I have the following classic equipment that is looking for a good home:
DEC Rainbow with software and LA50 printer
DEC Professional 380 + RT11 operating system
Tektronix 4107A Graphics Terminal
Boxes of serial cables
Boxes of mag tape
Piles of 8" floppies
Old software (10+ years)
Complete VMS Doc Set (Yes, it is over 10 years old.)
Lots of RT-11 Documentation, including Fortran manuals
(I developed RT-11 Fortran77 for Digital.)
If you can take it away, it is yours. I'm located in Davis, CA,
which is near Sacramento.
-- Robert Walraven
Multiware, Inc. Phone: 530-756-3291
216 F Street, Suite 161 Fax: 530-756-3292
Davis, CA 95616
This constitutes my first 120 seconds of belonging to this group, and I
hope to gather a great amount of amusement and education from being here.
I'm just writing to introduce myself, and to brandish a question in yalls
My name is Bo Zimmerman. I've been collecting computers (and calculators,
and disk drives, and printers, etc, etc) made by Commodore Business Machines
for about three years, with my primary interest being programming and
tinkering (upgrading, networking, etc.) If anyone is amused by such things,
I maintain a web site of my collection at
My question concerns insurance, and is the reason I was referred to this
fine gathering. Does anyone here carry insurance against fire (or theft?!)
for their collections?
Hey! You're supposed to read all that stuff! It's important educational
From: Glenatacme(a)aol.com <Glenatacme(a)aol.com>
To: Discussion re-collecting of classic computers
Date: Monday, August 30, 1999 8:55 PM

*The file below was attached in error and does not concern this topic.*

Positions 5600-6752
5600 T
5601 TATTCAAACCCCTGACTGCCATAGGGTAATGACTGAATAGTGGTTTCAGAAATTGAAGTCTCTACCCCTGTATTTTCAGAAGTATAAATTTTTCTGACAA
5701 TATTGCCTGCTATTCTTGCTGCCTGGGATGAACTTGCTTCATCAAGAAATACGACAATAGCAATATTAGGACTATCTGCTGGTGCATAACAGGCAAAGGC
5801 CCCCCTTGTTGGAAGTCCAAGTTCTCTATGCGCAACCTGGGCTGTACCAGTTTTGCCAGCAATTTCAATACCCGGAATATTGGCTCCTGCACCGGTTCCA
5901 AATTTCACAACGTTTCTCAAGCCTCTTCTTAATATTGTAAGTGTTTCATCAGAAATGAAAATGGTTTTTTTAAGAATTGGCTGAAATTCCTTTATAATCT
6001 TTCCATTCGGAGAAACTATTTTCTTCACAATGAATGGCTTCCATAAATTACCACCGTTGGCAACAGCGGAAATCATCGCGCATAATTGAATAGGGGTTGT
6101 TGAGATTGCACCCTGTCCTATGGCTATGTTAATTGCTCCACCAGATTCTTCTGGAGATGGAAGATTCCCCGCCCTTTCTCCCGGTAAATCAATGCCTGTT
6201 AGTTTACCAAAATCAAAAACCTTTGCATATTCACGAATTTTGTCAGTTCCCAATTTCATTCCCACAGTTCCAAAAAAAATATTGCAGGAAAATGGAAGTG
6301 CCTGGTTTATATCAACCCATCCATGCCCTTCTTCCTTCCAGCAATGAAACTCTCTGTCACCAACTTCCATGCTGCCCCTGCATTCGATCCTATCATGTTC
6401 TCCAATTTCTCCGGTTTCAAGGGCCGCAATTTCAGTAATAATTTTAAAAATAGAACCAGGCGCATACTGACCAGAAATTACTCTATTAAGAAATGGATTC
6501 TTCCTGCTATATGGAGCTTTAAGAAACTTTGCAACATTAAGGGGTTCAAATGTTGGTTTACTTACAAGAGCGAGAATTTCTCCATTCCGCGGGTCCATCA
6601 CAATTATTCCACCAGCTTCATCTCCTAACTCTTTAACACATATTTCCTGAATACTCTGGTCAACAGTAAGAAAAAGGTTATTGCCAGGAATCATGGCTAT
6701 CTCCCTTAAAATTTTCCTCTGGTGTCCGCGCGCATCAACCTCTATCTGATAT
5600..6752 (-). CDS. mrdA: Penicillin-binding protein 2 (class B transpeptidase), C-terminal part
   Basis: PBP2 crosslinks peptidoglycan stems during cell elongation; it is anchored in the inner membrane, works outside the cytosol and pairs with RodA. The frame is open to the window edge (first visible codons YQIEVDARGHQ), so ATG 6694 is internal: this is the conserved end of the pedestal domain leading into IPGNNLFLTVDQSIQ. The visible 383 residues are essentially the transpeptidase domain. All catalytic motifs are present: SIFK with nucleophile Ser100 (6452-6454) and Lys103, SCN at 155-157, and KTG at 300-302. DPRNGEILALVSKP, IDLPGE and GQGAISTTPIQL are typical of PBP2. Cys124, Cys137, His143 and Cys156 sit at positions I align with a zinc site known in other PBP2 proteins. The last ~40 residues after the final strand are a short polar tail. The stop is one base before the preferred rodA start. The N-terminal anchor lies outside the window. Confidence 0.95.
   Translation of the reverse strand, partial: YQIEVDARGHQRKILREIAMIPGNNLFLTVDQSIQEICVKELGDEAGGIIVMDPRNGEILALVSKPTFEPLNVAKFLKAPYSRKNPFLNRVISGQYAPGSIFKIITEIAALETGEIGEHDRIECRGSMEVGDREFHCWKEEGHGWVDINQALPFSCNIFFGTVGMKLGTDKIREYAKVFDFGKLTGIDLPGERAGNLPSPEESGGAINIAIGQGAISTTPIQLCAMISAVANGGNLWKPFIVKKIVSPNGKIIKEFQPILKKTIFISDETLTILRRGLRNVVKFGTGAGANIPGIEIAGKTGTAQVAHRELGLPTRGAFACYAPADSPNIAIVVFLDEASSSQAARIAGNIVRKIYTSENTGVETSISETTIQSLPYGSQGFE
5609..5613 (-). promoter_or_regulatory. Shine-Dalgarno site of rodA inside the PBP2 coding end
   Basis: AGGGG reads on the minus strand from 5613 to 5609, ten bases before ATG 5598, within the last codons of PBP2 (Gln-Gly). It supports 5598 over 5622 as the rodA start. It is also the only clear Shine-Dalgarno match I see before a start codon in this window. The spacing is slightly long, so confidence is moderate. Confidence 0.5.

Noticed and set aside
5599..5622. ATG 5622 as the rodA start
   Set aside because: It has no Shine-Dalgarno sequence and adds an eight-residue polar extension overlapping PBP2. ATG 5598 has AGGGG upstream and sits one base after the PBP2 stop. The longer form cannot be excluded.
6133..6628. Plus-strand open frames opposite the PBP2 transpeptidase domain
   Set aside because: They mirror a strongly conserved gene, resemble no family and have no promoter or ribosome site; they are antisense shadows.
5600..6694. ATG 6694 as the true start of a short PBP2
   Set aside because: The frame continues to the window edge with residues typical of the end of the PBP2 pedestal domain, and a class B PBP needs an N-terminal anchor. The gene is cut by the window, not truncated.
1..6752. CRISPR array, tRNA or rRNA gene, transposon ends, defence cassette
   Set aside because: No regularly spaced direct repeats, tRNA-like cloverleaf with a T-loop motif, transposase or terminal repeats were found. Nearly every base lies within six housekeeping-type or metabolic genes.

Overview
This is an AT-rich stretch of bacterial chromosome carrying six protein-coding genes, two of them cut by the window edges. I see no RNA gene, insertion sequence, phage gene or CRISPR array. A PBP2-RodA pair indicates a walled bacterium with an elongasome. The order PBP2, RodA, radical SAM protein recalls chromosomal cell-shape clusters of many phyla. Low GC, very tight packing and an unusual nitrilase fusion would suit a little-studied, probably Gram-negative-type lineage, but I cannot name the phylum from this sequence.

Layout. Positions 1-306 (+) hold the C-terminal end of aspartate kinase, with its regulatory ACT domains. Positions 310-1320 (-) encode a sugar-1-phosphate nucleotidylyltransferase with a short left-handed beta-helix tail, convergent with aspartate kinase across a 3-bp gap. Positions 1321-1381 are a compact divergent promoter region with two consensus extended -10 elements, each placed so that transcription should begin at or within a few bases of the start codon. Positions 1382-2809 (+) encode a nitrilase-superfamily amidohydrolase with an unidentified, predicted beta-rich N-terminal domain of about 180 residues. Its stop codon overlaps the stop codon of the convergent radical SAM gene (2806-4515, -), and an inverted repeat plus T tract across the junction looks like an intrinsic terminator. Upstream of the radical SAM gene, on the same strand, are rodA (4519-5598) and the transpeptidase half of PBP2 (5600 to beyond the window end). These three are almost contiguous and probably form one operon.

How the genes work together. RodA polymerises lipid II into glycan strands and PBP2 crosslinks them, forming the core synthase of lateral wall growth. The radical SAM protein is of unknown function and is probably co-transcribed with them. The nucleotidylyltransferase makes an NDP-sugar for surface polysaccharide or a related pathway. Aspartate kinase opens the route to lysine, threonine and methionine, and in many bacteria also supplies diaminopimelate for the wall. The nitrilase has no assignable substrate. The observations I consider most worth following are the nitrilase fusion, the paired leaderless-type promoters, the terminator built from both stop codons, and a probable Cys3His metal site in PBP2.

Subject: Re: Nothing since (8/29/99 10:03 PM)?
>In a message dated 08/30/1999 9:09:29 PM Eastern Daylight Time,
>> Upon the date 06:14 PM 8/30/99 +0000, Joe said something like:
>> >No, it's just been unusally quite. Maybe we need another good flame war
>> >liven things up!
>> NO! Please.
>Well, it was touch & go for a bit with Tony & Richard ;>)
In a message dated 08/30/1999 9:09:29 PM Eastern Daylight Time,
> Upon the date 06:14 PM 8/30/99 +0000, Joe said something like:
> >No, it's just been unusally quite. Maybe we need another good flame war
> >liven things up!
> NO! Please.
Well, it was touch & go for a bit with Tony & Richard ;>)
This is an antique computer related note from the Dead Media mailing list.
>Date: Mon, 30 Aug 1999 19:39:44 -0500
>To: Dead Media List <dead-media(a)fringeware.com>
>From: Richard Kadrey <kadrey(a)sirius.com>
>Subject: <Dead Media Working Note 43.1>
>Dead medium: the Apple Lisa
>From: Bruce Sterling (bruces(a)well.com)
>Source: American Heritage of Invention and Technology magazine, Summer
>1999, Vol 15 Number 1, page 64, article by Tim Hall
>"Poor Little Lisa" by Tim Hall
> "One September day in 1989 about 2,700 Apple Lisa computers were
>unceremoniously buried in a landfill in Logan, Utah. In an industry where
>rapid obsolescence is not only the norm but a goal, the mass burial elicited
>few tears from anyone except insiders. Yet this prosaic event put an end to
>perhaps the greatest and most revolutionary failure in the history of
> "Apple Computer had been founded in Los Altos, California, in 1976. By